Children’s nightmare: Violence, death at the hands of people they trust most
MANILA, Philippines—Violence, a daily reality for millions of children, kills.
According to World Health Organization (WHO), at least 1 billion children worldwide are exposed to violence—physical, emotional and sexual—every year.
United Nations Childrens’ Fund (Unicef) said last year that violence against children has “long-lasting negative consequences”.
Violence against children continues to be pervasive even with international groups, like WHO and Unicef, trying to raise awareness and prevent it.
In 2017 alone, Unicef said that at least 40,150 children were killed by homicide—around 1.7 children per 100,000.
Homicide rate for boys was 2.4 per 100,000, higher than that for girls—1.1 per 100,000.
Care or violence?
Violence takes many different forms—corporal punishment, attacks on schools, sexual harassment, cyberbullying. All of these have consequences, especially on children.
In its #ENDViolence initiative, Unicef stressed that children should feel safe inside their home, school, and even online but “it is in these places that most violence against children happens”.
WHO said that all over the world, 300 million children constantly experience “violent discipline”—violence committed by individuals who are expected to care for them.
The Council for the Welfare of Children (CWC) and Unicef said the 2015 National Baseline Study on Violence Against Children (NBS VAC) showed that 66.3 percent of 3,866 respondents experienced childhood physical violence.
Most of the cases—60.4 percent—happened inside the home; school (14.3 percent); community (12.5 percent); workplace (7.1 percent); and while dating (6.2 percent).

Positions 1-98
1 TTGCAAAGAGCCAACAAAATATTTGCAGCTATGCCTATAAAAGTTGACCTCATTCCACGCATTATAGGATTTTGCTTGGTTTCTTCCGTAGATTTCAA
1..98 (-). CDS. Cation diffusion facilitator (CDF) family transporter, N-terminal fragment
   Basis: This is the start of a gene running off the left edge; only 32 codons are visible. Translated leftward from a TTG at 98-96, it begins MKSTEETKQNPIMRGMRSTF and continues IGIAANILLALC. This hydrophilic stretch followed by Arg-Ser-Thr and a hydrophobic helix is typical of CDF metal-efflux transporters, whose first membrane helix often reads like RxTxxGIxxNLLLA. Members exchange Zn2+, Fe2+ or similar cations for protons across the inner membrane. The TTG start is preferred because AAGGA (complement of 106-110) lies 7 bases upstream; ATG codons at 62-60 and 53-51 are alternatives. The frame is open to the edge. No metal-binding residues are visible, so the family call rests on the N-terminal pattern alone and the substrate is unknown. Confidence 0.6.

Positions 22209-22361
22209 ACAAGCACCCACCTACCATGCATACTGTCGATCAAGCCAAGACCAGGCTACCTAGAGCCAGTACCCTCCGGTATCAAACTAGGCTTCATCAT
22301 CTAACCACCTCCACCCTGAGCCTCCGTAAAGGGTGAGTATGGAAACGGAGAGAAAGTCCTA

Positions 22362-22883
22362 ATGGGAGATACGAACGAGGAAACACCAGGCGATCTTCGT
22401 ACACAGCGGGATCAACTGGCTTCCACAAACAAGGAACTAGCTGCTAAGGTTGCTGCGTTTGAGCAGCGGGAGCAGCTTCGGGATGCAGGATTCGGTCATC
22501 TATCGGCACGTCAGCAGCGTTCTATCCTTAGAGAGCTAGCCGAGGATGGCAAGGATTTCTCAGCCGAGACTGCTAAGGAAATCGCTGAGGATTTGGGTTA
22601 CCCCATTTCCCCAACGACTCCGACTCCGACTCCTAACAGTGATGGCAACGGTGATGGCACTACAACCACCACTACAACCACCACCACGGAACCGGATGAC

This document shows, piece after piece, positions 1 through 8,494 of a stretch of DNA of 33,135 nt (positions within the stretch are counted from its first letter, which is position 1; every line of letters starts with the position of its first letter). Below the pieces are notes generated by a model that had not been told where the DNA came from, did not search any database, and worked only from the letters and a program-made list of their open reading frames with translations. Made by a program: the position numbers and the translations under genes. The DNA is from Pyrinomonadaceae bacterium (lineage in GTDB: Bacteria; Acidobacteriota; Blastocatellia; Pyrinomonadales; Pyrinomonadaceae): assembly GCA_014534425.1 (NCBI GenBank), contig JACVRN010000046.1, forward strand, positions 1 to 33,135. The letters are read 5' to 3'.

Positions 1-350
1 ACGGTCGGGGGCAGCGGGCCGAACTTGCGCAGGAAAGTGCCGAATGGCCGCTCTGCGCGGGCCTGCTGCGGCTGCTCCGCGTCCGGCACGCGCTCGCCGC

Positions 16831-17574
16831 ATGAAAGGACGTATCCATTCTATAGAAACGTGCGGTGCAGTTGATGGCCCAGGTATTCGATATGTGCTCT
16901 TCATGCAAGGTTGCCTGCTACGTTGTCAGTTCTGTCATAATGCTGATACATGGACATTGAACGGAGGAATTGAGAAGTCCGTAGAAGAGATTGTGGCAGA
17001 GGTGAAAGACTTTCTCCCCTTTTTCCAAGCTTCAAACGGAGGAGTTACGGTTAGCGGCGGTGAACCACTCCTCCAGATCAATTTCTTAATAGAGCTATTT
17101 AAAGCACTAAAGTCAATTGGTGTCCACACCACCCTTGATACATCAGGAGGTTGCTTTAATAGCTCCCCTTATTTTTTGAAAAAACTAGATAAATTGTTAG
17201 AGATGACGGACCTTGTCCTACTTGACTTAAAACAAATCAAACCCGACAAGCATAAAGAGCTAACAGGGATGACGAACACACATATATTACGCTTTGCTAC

The NBS VAC showed that mothers, fathers, brothers and sisters were the most indicated perpetrators of physical violence at home. Fathers, however, were deemed responsible for most severe physical violence.
Severe physical violence in the community was mostly committed by neighbors and strangers.
The Convention on the Rights of the Child said violence could be physical or mental, neglect or negligent treatment, and maltreatment or exploitation.
The CWC and Unicef said that in the NBS VAC, the respondents were asked about the severity of violence they experienced. These were the indicators:
- Spanking with bare hands, rolled paper or small stick
- Pulling the hair
- Pinching or twisting of ears
- Slapping the face
- Hitting or beating with a belt, paddles, hard wood
- Putting hot chili or peppers in the mouth
- Locking up in a small place
- Tying or chaining to something
- Make to stand in one position holding a heavy load
- Kneeling for a long time on mongo seeds, pebbles
- Made to do exercise as punishment
- Most severe
- Harm that leads to hospitalization
According to the NBS VAC, 54.5 percent of the respondents experienced mild child physical violence; moderate to severe (30.3 percent); and most severe (4.6 percent).
It said corporal punishment is the most common violence experienced by children—54.55 percent experienced spanking with bare hands, rolled paper or small stick, pulling the hair, pinching and twisting of ears at home.
More severe punishments, like hitting, kicking, strangling, tying, drowning and burning, were experienced by 30.3 percent of children.
Violence in schools, workplace
“Violence has no place in the lives of children,” Unicef said. But 14.3 percent of those who attended school said they experienced physical violence at school.
NBS VAC showed that 32.5 percent were pinched, 31.5 percent were hit with an eraser or chalk, 25.8 percent said their ears were twisted, and 23.5 percent were spanked with a bare hand, rolled paper, or small stick.
These, the CWC and Unicef said, were committed by a teacher or an adult in the school.
Likewise, 7.1 percent of children who had ever worked experienced child physical violence in the workplace.